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Tue, June 18

APS admits it spent $10.7M to elect pair in 2014 Corporation Commission campaign

Bob Burns has actively sought disclosure of campaign funds for the Corporation Commission elections. Only recently did Arizona Public Service release its campaign contributions; $10.7 million in the 2014 election. (Capitol Media Services, 2017 file photo/Howard Fischer)

Bob Burns has actively sought disclosure of campaign funds for the Corporation Commission elections. Only recently did Arizona Public Service release its campaign contributions; $10.7 million in the 2014 election. (Capitol Media Services, 2017 file photo/Howard Fischer)

PHOENIX – The state’s largest electric utility admitted late Friday it spent $10.7 million in 2014 to elect two regulators of its choosing.

In a formal filing with the Arizona Corporation Commission, Barbara Lockwood, a vice president of Arizona Public Service, said nothing in state law requires her company to divulge the information. And APS and its parent company, Pinnacle West Capital Corp., have fought prior subpoenas demanding that same data, including filing suit.

But Lockwood said the company has “hope of putting the past behind us.’’ Lockwood would not comment.

That, however, is not the whole story.

APS and Pinnacle West for years fought efforts by Bob Burns to force disclosure. And they won in court when a judge said that Burns, by himself, had only limited authority to issue and enforce subpoenas.

All that changed, however, with the election this past November of Democrat Sandra Kennedy. And Republican Boyd Dunn, who was not elected until 2016, agreed to seek the information.

That gave the trio a working majority on this issue on the five-member panel. And it raised the likelihood that the commissioners could force the company to give up the documents.

The size of the spending admission surprised Burns.

Up until now, the only thing that was known was that two groups – the Arizona Free Enterprise Club and Save Our Future Now – had together reported spending $3.2 million to secure the election of Republicans Tom Forese and Doug Little.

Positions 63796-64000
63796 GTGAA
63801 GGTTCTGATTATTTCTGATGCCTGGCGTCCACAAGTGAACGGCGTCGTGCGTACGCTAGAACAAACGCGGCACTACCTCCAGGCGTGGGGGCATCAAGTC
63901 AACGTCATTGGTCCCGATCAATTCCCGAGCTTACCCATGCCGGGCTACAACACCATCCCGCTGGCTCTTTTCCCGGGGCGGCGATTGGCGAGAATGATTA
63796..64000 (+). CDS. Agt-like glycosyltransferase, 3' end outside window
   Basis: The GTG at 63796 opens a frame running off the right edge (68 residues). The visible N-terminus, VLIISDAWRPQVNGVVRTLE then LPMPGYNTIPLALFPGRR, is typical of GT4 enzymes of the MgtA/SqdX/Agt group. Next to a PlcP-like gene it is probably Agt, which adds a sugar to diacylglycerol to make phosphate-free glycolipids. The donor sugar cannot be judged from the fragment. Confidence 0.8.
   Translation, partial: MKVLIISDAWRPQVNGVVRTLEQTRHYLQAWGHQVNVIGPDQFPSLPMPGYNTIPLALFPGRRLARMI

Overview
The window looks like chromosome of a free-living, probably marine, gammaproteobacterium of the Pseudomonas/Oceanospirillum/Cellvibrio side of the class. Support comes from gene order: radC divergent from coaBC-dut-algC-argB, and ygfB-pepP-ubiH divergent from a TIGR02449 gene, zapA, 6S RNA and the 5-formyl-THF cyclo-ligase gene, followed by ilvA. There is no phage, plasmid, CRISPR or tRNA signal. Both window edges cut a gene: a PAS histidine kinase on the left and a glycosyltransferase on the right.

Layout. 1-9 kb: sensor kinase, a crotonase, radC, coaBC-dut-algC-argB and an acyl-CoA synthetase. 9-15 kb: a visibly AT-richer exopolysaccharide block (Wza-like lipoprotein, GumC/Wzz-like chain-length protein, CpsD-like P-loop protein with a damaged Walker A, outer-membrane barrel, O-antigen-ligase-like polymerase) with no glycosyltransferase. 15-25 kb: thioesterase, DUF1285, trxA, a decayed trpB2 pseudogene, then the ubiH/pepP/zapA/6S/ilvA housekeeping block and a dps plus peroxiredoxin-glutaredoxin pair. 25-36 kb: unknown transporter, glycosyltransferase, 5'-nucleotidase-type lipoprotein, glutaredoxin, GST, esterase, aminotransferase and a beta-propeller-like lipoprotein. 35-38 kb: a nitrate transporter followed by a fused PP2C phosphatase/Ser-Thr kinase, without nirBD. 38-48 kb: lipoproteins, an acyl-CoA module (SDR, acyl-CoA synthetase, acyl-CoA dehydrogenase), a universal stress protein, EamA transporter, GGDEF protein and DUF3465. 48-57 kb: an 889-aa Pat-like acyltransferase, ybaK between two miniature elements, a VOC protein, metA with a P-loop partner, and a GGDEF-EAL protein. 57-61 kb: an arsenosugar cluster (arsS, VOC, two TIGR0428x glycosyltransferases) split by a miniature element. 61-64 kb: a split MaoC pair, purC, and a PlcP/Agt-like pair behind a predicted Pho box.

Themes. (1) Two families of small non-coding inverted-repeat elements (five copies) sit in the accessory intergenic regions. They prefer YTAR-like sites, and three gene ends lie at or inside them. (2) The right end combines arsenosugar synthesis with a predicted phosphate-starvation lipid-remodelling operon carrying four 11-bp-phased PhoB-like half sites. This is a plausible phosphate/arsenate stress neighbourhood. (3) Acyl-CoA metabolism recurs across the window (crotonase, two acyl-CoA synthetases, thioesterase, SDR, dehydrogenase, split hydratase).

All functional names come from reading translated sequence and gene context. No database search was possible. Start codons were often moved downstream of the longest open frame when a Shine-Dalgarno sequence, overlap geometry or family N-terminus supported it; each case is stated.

But they refused to disclose the source of their dollars, citing their status as “social welfare’’ organizations which exempts them from some of the campaign finance laws that apply to others. And until Friday APS would neither confirm nor deny that any of that cash came from the utility or its parent.

Friday’s filing shows that Pinnacle West gave nearly $5.9 million to the Free Enterprise Club in 2014. And it funneled another $3.5 million into Save Our Future Now, money the company says went to the commission race.

That, however, is not all of it. The company reports giving nearly $1.4 million to the Arizona Cattle Feeders Association, money that a company spokeswoman said also was spent on the commission race.

Separately, Pinnacle West revealed it made political donations to other organizations in the 2014 campaign. That includes $50,000 to the Republican Governor’s Association which helped the first election of Gov. Doug Ducey, and $425,000 to the Republican Attorneys General Association which in turn bought commercials to elect Republican Mark Brnovich.

That $10.7 million number surprised some of the regulators.

“Wow!’’ said Andy Tobin. “That takes me by surprise.’’

Tobin said the disclosure – coming years after the election – underlines his desire to force regulated utilities to be more transparent with the money they are spending.

Since the 2014 race Pinnacle West has agreed to disclose what it gives to others who are spending money on campaigns. But that disclosure does not come until early the following year, after the election.

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